6.15.2007 9:31pm
Esquire:
Would anyone argue that there is so much wiggleroom in mathematics? What about numerical values in the constitution? Do we need context, etc., to tell us what "2/3" or "3/4" means? Is there any context in the world that could make 2/3 = 1/2? It seems to me that the syntax could change (e.g., Roman numerals, Chinese, etc.), but not the semantics. Of course, I'm open to reasoning otherwise...
6.15.2007 9:31pm
ys:
True. Gödel does not say validation of all statements requires going outside the set, just that such statements are sure to exist.
6.15.2007 9:39pm
PDXLawyer (mail):
An outstanding point about documents needing a dictionary. Its pretty clear from reading the Declaration of Independence, among other documents, that when the founding generation used the word "state" they often meant "sovereign political entity." That's why the senior cabinet officer is called the Secretary of State.

But related to that, any dictionary is only useful if one has an idea of the reality of the things described. The term "computer" obviously would have had a completely different meaning in 1790 than it does today. And, this is not just limited to physical technology - governmental "technology" and understanding of economics has evolved, too. As technology shifts, concepts that used to be "obvious" become obscure.

What does an "establishment of religion" mean? Well, the Church of England was an "established" religion, so its practices in 1790 give a clue. Similarly, Virginia disestablished the church at about that time, so it would be relevant to look at how the Virginia church's status and functions changed to determine what the founders thought distinguished an "established" church from a disestablished one.

Similarly, I know that England enforced laws disarming Irish Catholics at about this time (and there were severe disturbances in Ireland relating to this). IIRC there may have been similar laws enforced in Scotland following the failed rising of Bonnie Prince Charlie during the reign of George II. I don't know that there was anything like this in colonial America, but I presume that there was some sort of order by the colonial or military governor in Boston in 1775 disarming the Massachusetts militia which was the immediate cause of the battle of Lexington. I would think that all of this background material would be helpful in understanding what sort of laws the Framers were reacting against. I've never seen any material bringing together this legal history, which is now past our general memory. In 1790, however, all of this stuff would have been very recent - more recent to the Founders than World War II is to us. There would have been no need to recapitulate all of it in the debates at the founding any more than there is a need today to recapitulate the run-up to WWII when we use the word "appeasement."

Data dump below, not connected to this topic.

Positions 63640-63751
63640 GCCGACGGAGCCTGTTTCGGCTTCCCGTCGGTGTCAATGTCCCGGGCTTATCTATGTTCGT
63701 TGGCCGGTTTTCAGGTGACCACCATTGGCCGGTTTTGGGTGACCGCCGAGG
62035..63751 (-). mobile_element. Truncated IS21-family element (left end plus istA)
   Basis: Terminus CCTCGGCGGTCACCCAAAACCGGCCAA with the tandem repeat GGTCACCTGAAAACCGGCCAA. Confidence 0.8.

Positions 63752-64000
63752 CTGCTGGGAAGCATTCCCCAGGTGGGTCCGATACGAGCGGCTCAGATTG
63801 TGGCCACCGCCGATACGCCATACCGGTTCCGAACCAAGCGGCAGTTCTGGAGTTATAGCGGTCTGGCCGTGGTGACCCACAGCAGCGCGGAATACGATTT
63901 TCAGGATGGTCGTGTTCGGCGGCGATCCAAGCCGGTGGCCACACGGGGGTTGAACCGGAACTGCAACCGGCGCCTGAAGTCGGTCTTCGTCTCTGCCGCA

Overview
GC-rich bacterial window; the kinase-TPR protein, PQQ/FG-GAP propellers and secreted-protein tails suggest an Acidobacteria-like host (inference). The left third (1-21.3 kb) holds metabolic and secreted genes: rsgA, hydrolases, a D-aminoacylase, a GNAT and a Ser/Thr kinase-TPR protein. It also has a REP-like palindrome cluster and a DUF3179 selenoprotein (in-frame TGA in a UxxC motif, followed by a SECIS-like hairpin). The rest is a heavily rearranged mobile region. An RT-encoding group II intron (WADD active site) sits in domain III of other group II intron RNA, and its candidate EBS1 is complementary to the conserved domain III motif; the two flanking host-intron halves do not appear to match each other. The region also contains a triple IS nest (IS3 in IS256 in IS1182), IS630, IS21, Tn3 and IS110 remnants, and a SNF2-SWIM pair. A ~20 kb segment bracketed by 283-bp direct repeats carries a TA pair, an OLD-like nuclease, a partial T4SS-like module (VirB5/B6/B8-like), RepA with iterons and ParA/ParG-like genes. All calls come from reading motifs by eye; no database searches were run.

Does anybody know of a book, article or note on this? I find myself torn on the Second Amendment because my understanding was that colonial militia used a full range of weapons, including at least some heavy weapons. The implication of this combined with an individual rights viewpoint is that I have a 2dA right to own a nuclear bomb, which seems an odd result.
6.15.2007 9:57pm
Esquire:
ys:

Yes, that's my understanding as well (although I've been reading more Russell than Godel thus far...). I really find the philosophy (and the psychology too) of language pretty fascinating in general (especially with the integrated studies of mathematical and symbolic logic, which is pretty hot in comp sci); although, I probably lean more towards some of the less-common views at this point.
6.15.2007 10:09pm
whackjobbbb:
JB, I wouldn't consider Shakespeare's writings to be composed in english, although perhaps the roots of his language are similar to what the Founders and we use. I can barely make out what he's put out, maybe because it's more poetry than anything, but the Founders seemed to write pretty clearly, and I think much of their document can be laid out in front of today's audience and be readily understood, which you can't say about Shakespeare. I'm annoyed to no end when people laugh at the "right" parts... and I'm sitting there dumb and clueless... because unless I've read the Cliff's notes I can't truly follow all the action (but a good actor makes all the difference!). With the Constitution, you pick it up and go right to work.

And yes, I don't consider a couple centuries worth of water to amount to much, in terms of time. Great events occurred in that time, no doubt, but ideas are still ideas. Somebody used the example elsewhere that locusts referenced in ancient religious texts had gone extinct or something, so how could today's reader make use of that portion of the text re locusts? Ideas don't go extinct (I hope). I think these ideas are readily accessible, and Volokh's concept of a "dictionary" can be a useful part of their accessibility (a "botanical reference", as long as we're blending science and locusts and all in here!), just hopefully that dictionary is a tool to be used and not a tool to be used on.
6.15.2007 10:14pm
wooga:
What does an "establishment of religion" mean?

PDXLawyer,